order of tenfold.  The 3-D effect (far more important) would be to shed
a second longitudinal vortex similar to the tip vortex, but very
slightly inboard.  The net effect would be to reduce the span efficiency
and reduce the soaring performance somewhat.  Which triggers a question
that may or may not be related.  Somewhere, I've seen a paper which
describes 'blunting' structures near the wingtips of some pterosaurs,
perhaps keratinous. If these structures exist, they might be capable of
redistributing and limiting some of the tensile stresses near the tip. 
I can't find my copy of the paper and don't remember who wrote it or
what journal it was in.  It included some photographs.  Are you familiar
with the paper and if so, can you send me the reference?


> 
> > > > Why would the muscles not have made the same adjustment that the
> > > > articulations did?
> > >
> > > I assume they did, just following along with the rotation.

No need to follow the rotation -- the phalanges and IP joints distorted
so that they couldn't flex fore and aft. What if they didn't quite
follow the rotation?  Note that I'm not saying they didn't -- I'm asking
a 'what if' question.

> > > I do not see any rotation of the phalangeal relative to the metacarpal.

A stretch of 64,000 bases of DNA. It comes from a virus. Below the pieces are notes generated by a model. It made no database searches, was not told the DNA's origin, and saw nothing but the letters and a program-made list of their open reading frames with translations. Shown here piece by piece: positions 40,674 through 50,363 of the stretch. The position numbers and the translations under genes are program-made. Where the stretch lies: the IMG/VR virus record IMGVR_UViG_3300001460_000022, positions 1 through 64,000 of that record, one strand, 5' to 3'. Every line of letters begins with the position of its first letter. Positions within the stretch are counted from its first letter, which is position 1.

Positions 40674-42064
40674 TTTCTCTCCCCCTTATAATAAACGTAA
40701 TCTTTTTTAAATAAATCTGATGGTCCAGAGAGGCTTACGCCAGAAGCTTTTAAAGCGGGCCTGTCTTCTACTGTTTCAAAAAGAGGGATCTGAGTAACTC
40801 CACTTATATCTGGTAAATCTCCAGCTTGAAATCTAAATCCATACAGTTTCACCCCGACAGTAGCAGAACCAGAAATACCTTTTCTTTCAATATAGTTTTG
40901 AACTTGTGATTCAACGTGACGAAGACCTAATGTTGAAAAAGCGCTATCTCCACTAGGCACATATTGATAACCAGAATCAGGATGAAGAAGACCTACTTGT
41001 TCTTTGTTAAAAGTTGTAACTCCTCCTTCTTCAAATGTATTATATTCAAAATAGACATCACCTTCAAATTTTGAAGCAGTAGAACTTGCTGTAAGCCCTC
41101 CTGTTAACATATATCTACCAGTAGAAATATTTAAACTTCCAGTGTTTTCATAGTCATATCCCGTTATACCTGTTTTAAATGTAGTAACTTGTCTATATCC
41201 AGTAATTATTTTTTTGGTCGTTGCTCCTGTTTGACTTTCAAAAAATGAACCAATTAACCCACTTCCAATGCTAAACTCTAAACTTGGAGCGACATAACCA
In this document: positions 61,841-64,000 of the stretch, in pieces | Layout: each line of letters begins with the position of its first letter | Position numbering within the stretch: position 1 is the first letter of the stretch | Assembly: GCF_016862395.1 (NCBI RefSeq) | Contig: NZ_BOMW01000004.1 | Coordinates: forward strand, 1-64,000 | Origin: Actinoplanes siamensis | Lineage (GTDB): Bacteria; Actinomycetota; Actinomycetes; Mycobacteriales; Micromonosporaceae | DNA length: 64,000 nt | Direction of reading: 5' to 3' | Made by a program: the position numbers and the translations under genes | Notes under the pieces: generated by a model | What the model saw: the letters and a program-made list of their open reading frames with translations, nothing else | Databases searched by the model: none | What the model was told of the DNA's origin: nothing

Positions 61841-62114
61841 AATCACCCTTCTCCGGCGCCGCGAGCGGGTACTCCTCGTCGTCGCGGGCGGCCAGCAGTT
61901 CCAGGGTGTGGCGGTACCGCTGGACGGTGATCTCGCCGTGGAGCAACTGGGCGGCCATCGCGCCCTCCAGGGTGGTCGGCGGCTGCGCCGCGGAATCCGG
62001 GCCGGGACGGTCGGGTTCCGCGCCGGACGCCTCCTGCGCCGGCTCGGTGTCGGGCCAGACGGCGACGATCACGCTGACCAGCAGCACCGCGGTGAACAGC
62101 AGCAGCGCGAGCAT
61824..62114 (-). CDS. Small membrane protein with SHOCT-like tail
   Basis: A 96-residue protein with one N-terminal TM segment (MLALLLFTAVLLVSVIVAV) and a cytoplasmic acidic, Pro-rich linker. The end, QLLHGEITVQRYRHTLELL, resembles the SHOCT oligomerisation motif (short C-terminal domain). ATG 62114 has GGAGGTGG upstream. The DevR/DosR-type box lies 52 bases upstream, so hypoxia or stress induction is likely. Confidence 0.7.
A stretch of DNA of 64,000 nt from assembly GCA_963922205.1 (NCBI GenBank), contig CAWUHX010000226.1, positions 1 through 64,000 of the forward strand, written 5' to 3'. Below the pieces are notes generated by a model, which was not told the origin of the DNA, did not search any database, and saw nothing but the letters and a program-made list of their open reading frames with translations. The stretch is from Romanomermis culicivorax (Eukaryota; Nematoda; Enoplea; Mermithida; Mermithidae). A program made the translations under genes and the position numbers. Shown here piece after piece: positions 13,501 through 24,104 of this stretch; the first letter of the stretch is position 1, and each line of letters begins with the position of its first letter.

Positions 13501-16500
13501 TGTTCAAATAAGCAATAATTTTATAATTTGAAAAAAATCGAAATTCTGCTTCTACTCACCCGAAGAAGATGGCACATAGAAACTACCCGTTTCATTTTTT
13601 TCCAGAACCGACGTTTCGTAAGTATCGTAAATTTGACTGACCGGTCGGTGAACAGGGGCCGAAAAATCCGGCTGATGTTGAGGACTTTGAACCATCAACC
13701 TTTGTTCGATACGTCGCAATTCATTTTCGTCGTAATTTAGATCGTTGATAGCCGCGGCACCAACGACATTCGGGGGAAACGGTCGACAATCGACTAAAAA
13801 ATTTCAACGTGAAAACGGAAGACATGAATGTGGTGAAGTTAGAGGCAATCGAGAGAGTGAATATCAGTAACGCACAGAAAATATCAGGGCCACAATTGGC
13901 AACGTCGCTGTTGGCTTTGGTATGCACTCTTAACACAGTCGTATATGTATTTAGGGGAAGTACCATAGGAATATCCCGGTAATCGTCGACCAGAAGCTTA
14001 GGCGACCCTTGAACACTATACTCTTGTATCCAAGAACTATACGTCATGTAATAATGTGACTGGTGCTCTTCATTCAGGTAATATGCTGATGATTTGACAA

Then you see the changes as an increase in the 'depth' of the phalanges
(fore & aft) relative to the 'breadth' (up & down)?  The net effect
being that they lose the ability to flex in the normal direction (fore &
aft) and become thinner and more flexible transversely, that is up &
down, but retaining an upward limit so that they can't flex upward past
'straight'?

> > It is rotation of the metacarpal rotation the entire finger.

With a change in the cross sectional shapes of the finger.

> >
> > Do you agree that the IP joints morphed so that they became broader and
> > fixed in the fore-aft direction while becoming narrower in the up-down
> > direction?  I may not have phrased it well, but it is a sincere
> > question, not facetious.
> >
> 
> Yes

Oops.  I typed my response and question above before I saw this
response.

> > However, I'm open to input.  The joint is relatively far more robust
> > both vertically and horizontally than the more proximal joints, to an
> > extent that there must be a reason or reasons.  What might some of those
> > reasons be?
> >
> 
> No need to streamline?

Sure.  But it was still relatively streamlined, particularly if the
'blunting' structure existed.  I don't have much of an opinion on the
blunting yet -- till I relocate and reread that durned paper.

That said, pterosaur wings (like all animal wings) were a marvel of
compromise serving multiple functions, not all of which were aerodynamic
and not all of which were compatible.  They had lumps here and there.



> Good that you agree that I was right that it could contribute even though I
> acknowledge that a contribution to a solution is not necessarily the entire
> solution.

As do I Chris. :-)

> Well you keep working on it while I look for evidence for or against active
> adduction in IP joints.

That sounds like a plan to me.  Thanks.
Jim